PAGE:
Sensor and Data Fusion: A Tool for Information Assessment and Decision Making

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SPIE Press, 2004 - Science - 317 pages
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Annotation This book describes the benefits of sensor fusion as illustrated by considering the characteristics of infrared, microwave, and millimeter-wave sensors, including the influence of the atmosphere on their performance, sensor system application scenarios that may limit sensor size but still require high resolution data, and the attributes of data fusion architectures and algorithms. The data fusion algorithms discussed in detail include classical inference, Bayesian inference, Dempster-Shafer evidential theory, artificial neural networks, voting logic as derived from Boolean algebra expressions, fuzzy logic, and detection and tracking of objects using only passively acquired data. A summary is presented of the information required to implement each of the data fusion algorithms discussed. Weather forecasting, Earth resource surveys that use remote sensing, vehicular traffic management, target classification and tracking, military and homeland defense, and battlefield assessment are some of the applications that will benefit from the discussions of signature-generation phenomena, sensor fusion architectures, and data fusion algorithms provided in this text.
  

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Contents

Multiple Sensor System Applications Benefits and Design
7
Data Fusion Algorithms and Architectures
51
Classical Inference
101
Bayesian Inference
127
DempsterShafer Evidential Theory
149
Artificial Neural Networks
183
Voting Logic Fusion
215
Fuzzy Logic and Fuzzy Neural Networks
237
Passive Data Association Techniques for Unambiguous
263
site
287
Retrospective Comments
293
Appendix A Planck Radiation Law and Radiative Transfer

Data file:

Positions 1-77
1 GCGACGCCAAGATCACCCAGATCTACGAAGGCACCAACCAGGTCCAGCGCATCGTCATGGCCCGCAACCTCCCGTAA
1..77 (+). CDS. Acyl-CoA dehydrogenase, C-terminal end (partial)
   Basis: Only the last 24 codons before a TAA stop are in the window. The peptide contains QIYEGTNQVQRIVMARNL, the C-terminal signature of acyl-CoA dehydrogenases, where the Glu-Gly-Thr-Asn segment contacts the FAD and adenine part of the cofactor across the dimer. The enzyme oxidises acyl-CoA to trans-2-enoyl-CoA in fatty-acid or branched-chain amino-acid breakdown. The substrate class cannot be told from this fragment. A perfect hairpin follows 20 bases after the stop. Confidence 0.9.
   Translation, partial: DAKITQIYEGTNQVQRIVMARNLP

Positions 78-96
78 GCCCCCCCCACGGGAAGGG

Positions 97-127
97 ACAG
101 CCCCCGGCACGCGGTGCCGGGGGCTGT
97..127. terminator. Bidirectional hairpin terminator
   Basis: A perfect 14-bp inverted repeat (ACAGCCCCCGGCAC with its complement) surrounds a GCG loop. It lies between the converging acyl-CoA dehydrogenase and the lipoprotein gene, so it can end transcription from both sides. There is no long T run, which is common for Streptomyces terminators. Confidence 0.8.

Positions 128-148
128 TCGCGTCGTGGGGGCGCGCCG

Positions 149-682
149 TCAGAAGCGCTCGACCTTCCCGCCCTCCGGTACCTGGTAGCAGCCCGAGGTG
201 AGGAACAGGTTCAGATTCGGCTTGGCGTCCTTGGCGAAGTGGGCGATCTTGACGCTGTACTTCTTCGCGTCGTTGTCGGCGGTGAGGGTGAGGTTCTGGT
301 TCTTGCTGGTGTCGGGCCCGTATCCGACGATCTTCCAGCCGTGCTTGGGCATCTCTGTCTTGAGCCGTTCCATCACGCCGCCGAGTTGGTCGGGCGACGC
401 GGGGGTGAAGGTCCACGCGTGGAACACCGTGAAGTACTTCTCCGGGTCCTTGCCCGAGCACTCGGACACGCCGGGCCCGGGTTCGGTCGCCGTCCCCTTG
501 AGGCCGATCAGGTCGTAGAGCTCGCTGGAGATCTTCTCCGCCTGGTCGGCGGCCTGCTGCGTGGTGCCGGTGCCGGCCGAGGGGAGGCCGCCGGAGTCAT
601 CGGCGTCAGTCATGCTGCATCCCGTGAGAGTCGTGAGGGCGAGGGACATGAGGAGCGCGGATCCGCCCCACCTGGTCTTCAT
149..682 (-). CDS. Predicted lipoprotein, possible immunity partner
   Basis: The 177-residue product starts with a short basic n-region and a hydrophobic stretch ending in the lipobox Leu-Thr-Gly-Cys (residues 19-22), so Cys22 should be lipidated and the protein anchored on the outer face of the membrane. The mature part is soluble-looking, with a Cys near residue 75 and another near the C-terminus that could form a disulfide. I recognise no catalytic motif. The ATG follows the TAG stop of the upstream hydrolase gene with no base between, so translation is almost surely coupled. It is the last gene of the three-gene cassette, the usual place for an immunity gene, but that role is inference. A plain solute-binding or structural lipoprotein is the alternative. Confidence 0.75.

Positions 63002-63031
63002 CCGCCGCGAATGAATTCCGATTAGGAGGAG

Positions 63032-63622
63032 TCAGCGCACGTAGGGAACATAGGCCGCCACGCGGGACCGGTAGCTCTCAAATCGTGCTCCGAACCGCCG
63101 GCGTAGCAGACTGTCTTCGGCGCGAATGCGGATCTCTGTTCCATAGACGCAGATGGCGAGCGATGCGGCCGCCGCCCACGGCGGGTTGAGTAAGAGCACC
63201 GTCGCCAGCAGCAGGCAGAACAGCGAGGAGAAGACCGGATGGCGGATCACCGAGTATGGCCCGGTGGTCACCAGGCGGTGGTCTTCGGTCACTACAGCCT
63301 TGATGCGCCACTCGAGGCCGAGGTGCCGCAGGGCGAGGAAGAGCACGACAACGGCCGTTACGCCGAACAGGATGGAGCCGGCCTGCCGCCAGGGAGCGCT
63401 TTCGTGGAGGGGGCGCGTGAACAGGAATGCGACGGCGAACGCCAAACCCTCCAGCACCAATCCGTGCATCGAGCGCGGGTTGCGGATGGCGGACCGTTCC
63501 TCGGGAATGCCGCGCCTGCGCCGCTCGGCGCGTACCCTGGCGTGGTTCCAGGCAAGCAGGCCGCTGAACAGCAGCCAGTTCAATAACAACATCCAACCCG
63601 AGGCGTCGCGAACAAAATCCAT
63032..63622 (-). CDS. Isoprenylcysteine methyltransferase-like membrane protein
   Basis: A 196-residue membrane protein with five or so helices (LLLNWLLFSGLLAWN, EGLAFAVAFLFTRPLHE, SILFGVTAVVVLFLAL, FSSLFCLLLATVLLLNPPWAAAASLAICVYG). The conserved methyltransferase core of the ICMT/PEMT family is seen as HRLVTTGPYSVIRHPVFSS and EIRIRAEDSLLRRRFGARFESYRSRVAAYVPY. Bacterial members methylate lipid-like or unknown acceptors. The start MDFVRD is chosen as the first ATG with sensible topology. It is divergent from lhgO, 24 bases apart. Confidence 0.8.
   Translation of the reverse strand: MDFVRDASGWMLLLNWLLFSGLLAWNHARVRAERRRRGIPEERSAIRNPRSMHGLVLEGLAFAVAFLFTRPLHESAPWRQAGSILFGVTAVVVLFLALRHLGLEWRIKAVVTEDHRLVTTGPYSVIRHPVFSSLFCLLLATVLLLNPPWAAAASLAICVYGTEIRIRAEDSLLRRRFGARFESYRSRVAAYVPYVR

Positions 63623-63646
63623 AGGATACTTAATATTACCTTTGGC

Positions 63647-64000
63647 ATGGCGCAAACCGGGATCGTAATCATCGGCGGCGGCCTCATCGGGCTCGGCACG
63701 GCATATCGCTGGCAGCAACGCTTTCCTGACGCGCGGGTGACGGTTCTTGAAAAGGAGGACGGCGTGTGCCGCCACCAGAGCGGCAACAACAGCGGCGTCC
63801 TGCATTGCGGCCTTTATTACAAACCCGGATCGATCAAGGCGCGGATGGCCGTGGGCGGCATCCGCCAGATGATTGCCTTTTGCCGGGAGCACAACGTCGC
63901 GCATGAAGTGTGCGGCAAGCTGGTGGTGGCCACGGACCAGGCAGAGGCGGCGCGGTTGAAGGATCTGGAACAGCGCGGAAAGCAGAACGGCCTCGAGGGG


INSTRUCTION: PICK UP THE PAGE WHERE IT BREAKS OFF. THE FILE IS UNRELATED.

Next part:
299
Appendix B Voting Fusion with Nested Confidence Levels
307
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Page iv - Data fusion is a multilevel, multifaceted process dealing with the automatic detection, association, correlation, estimation, and combination of data and information from single and multiple sources to achieve refined position and identity estimates, and complete and timely assessments of situations and threats and their significance.

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About the author (2004)

Lawrence A. Klein, Ph.D. received his B.E.E. from the City College of New York, his M.S. in Electrical Engineering from the University of Rochester (NY), and his Ph.D. in Electrical Engineering from New York University. Dr. Klein is currently a private consultant and was commended by the U.S. Federal Highway Administration for his performance while with the Hughes Aircraft Company as principal investigator on the Detection Technology for Intelligent Vehicle Highway Systems program. He is a member of the Freeway Operations Committee of TRB, member of ASTM E17 Group V ITS, senior member of the IEEE, was co-chair of the SPIE Collision Avoidance and Automated Traffic Management Sensors Conference, and has published 3 other books and over 50 technical papers.

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